Jacques-Louis David, France Neoclassicism painter, b.1748 - d.1835. Jacques-Louis David is famous for his huge, dramatic canvasses of Napoleon and other historical figures, including Oath of the Horatii (1784), Death of Marat (1793) and The Sabine Women (1799). Early in his career he was a leader in the neoclassical movement; later his subjects became more modern and political. David was himself active in the French Revolution as a supporter of Robespierre and is sometimes called the chief propagandist for the Revolution; after the Reign of Terror ended he was briefly imprisoned for his actions. When Napoleon took power David became his court painter and created several grand canvasses of the Emperor, including the heroic Napoleon Bonaparte Crossing the Alps (1801) and the enormous Coronation of Napoleon and Josephine (1807). Related Paintings of Jacques-Louis David :. | Madme Recamier (mk08) | The Lictors Bring to Brutus the Bodies of His Sons | napoleon bonaparte korsar alperna | View of the Garden of the Palais du Luxembourg | The Lictors Bring to Brutus the Bodies of His Sons |
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Dutch painter (b. 1622, Middenbeemster, d. 1654, Delft
His oeuvre consists of a scant dozen paintings, since research has rigorously discounted many previously attributed works. These few paintings, however, document the painter's unique development within his brief 12-year career. He is often mentioned as being the link between Rembrandt and the Delft school, riesenerLorens Pasch the Younger
(1733-1805) was a Swedish painter
He grew up in an artistic family (he was the brother of Ulrika Pasch, alongside whom he was elected to the Art Academy in 1773), but his father Lorens Pasch the Elder wanted him to become a priest. He was thus sent to study in Uppsala aged 10. However, he decided on an artistic career after all and began an apprenticeship in his father's studio before going to Copenhagen, with introductions from his wealthy and influential uncle Johan Pasch. There he studied painting for three years in the studio of Carl Gustaf Pilo. Despite good offers of studio-apprenticeships and commissions from Sweden, he then set off for Paris in 1758 to complete his artistic education. There he specialised in history painting in the studios of Eustache Le Sueur and François Boucher (though for financial reasons he also continued his training in portraiture) and became friends with fellow-Swede Alexander Roslin.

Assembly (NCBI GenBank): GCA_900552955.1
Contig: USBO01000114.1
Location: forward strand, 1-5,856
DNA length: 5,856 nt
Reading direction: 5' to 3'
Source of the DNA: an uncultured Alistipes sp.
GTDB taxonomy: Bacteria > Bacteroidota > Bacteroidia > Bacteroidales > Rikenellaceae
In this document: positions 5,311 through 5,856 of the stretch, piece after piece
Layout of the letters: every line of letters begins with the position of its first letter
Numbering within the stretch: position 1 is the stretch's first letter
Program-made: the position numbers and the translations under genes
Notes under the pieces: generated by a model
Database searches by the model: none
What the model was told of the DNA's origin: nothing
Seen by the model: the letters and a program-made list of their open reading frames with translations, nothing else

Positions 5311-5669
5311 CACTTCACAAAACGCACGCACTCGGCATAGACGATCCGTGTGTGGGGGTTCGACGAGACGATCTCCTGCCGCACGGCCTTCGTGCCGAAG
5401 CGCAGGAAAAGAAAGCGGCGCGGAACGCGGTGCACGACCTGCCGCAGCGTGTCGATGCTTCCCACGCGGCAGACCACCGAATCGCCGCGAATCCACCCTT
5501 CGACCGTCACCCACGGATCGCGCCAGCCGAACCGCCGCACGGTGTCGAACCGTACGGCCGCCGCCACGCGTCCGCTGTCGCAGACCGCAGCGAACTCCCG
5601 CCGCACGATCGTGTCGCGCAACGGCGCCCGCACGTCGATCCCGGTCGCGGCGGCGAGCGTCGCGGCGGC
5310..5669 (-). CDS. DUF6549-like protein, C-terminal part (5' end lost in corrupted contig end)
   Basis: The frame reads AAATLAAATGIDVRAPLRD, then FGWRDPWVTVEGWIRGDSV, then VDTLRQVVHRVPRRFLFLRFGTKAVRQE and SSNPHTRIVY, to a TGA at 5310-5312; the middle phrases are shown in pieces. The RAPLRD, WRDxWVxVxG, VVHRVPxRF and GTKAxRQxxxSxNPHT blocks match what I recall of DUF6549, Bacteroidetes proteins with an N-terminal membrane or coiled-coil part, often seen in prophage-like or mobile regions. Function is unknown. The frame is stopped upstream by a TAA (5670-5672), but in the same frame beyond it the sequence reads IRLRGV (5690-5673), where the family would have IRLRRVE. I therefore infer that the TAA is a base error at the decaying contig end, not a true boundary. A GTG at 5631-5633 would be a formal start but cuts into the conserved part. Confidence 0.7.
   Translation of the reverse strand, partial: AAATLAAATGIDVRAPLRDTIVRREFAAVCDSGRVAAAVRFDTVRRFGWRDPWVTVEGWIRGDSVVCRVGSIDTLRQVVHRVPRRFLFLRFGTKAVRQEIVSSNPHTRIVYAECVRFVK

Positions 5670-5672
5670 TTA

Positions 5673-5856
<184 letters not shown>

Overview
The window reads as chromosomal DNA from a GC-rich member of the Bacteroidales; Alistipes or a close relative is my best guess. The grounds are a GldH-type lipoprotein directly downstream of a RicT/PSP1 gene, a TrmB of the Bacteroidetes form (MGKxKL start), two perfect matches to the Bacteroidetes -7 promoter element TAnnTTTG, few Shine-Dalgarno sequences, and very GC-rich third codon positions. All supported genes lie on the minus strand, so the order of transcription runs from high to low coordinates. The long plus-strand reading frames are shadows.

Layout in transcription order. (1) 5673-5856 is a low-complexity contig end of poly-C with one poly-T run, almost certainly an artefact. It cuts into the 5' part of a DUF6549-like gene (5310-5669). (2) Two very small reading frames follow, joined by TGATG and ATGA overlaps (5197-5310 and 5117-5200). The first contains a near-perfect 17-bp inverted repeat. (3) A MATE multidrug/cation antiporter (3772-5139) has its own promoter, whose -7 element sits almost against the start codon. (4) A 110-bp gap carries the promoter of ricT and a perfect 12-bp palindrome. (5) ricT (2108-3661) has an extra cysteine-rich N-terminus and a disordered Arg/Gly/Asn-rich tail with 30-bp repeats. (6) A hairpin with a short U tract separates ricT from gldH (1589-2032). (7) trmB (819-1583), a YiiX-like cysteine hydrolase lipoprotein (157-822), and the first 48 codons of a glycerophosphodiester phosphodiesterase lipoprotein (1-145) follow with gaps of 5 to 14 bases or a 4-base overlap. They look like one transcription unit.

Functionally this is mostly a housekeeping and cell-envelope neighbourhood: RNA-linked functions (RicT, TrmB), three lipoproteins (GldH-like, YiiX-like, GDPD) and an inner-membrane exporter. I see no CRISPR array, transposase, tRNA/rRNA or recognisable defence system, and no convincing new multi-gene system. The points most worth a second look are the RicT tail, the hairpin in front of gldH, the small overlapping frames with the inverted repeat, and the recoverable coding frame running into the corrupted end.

In 1764 he left Paris and got back to Sweden in 1766. He fully completed his training in the studio of the French painter Guillaume Taraval, who in 1735 founded the Royal Swedish Academy of Arts in Stockholm. Soon after his arrival back in Sweden Pasch's gained a great reputation as a portraitist, gaining favour and commissions from the royal court and gaining the esteem of Adolf Frederick, King of Sweden and his queen Louisa Ulrika - one of his most notable works is his Portrait of Louisa Ulrika of Prussia. He served as a professor at the Academy of Arts from 1773 to his death, becoming its director on Pilo's death in 1793. At the end of his life he concentrated more on training young artists and managing the Academy than on painting. He died unmarried in 1805 and due to his powerful portraits remains one of the most respected painters of the Gustavian era in Sweden.